The permanent menu is limited to dishes that are favorites of the Rehoboth faithful, such as pan-roasted mussels with chorizo, smoked onion, roasted garlic and wheat beer in a tomato broth; vanilla seared scallops with parsnips and brown butter; and crispy roast half duckling with butternut squash spatzel and kirsch. Their most popular entrée, seafood à la Nage, is an oceanic tour de force. Lobster meat, shrimp, calamari, mussels and scallops “swim” in a rich lobster and saffron broth. Fresh tomato and green and white asparagus add pitch-perfect color and texture to the delectable brew.

Hamer and the D.C. team’s creativity and dexterity are best showcased in their nightly specials. “Kevin gives us creative freedom. The [daily special] board is our playground. But I’m not into the sport of  molecular gastronomy that is popular now — things like presenting dishes suspended by lasers and making asparagus taste like grapes,” Hamer said. His creations, then, are imaginative without being outlandish.

Arctic char was presented in a neon-green pool of tomatillo-and-cucumber gazpacho made with honeydew melon and Serrano chiles. Lump crab and red onion rounded out the balanced sweet-and-sour selection. Wild boar (inspired by but not made from the recently slain 1,051-pound creature in Alabama) was served in rustic fashion with fingerling potatoes, carrots and chive. The truffled mac ’n’ cheese, a wickedly indulgent blend of parmesan, mascarpone, ricotta, sautéed onions and truffle oil, is responsible for expanded waistlines around the city. Despite its quadruple-digit calorie count, the dish will overwhelm your willpower.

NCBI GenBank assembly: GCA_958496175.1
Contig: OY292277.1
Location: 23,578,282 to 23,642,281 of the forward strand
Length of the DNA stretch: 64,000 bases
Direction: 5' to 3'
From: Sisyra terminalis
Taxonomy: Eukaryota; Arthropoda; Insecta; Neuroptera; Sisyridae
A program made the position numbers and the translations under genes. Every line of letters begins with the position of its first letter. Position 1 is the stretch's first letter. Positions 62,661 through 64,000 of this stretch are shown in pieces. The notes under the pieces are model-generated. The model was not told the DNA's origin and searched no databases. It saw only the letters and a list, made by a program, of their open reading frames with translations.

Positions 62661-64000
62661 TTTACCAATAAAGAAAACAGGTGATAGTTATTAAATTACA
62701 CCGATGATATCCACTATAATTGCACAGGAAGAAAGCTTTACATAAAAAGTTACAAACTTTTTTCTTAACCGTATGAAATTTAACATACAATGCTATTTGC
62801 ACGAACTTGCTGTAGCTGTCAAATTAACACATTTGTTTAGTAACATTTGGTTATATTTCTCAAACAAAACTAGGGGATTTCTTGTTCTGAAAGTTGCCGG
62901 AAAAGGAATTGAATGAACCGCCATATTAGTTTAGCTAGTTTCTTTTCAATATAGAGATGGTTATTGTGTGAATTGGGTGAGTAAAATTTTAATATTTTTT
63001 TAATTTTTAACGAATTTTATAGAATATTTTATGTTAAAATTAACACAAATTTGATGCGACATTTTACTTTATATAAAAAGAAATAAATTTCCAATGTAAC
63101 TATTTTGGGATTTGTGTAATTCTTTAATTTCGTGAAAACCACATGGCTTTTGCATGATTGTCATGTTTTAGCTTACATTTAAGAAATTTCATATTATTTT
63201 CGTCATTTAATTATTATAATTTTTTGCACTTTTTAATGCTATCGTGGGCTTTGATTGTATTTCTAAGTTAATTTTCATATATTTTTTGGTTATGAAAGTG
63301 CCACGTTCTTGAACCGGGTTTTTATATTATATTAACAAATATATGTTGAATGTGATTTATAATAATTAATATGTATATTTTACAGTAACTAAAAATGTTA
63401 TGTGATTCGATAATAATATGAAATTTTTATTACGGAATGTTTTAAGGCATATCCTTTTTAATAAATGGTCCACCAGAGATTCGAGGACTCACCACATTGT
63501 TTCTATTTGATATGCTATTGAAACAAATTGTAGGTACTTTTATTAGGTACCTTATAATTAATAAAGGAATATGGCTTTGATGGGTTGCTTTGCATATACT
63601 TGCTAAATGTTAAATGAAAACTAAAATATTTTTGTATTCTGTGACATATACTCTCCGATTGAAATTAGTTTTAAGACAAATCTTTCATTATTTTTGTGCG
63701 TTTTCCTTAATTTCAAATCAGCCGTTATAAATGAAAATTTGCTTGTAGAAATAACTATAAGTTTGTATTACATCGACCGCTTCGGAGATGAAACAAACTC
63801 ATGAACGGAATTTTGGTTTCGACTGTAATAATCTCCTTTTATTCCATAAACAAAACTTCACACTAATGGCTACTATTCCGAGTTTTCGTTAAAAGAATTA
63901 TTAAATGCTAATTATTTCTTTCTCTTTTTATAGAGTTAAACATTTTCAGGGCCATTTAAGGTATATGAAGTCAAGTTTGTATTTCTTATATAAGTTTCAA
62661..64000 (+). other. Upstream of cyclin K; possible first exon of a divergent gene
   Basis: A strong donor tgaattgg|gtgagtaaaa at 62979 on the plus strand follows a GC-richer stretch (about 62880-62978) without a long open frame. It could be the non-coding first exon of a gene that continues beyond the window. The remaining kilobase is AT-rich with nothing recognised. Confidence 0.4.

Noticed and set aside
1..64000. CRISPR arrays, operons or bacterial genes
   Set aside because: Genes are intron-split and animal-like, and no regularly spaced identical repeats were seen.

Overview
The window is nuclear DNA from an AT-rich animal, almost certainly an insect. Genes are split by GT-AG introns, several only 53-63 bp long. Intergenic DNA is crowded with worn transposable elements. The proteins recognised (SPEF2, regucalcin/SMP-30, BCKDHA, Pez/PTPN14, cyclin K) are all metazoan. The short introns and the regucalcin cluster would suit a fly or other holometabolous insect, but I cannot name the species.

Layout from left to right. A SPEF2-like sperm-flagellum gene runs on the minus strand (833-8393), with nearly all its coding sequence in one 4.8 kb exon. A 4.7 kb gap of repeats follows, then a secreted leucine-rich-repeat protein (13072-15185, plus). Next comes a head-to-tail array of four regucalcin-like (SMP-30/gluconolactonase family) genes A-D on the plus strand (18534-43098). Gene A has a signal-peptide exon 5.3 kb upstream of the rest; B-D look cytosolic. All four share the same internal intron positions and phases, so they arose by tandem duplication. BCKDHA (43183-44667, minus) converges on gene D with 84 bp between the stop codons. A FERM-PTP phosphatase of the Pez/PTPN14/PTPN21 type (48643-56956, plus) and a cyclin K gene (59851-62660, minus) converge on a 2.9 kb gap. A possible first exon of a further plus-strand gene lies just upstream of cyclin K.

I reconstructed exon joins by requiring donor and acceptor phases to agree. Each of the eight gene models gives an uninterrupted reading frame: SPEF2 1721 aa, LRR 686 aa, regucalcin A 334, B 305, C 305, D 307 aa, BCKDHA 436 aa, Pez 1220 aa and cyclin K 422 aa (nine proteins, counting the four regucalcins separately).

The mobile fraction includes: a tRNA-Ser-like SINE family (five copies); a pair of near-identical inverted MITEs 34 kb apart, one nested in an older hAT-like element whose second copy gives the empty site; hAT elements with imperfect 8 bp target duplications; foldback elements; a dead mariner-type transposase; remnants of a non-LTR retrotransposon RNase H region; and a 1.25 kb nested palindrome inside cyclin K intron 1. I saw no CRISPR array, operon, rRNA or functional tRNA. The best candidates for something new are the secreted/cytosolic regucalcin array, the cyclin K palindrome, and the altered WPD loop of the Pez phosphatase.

William Powell observed, “Dessert is the most important stage of the meal since it will be the last your guests remember before they pass out all over the table.” Pastry Chef “Miss Yvette” Odemns’s offerings clearly reflect that conviction. Flan Tres Leches, a simple and seamless combination of evaporated, whole and condensed milk, was artfully accented with fresh mango, blueberry, cantaloupe, coconut and mint. Sweet-potato tamale with ancho chili corn ice cream and bourbon caramel was a wonderfully original creation not for the faint of heart. Most restaurants overlook the importance of quality coffee; not so at Nage. Galen, the graceful general manager, personally oversees the blend each night according to his mood.

If you are in search of a go-to restaurant where you can celebrate a special occasion or simply create one, try Nage D.C. You too will become a disciple.

Nage D.C.
1600 Rhode Island Ave. NW (Scott Circle)
Marriott Courtyard Embassy Row
Washington, D.C. 20036
(202) 448-8005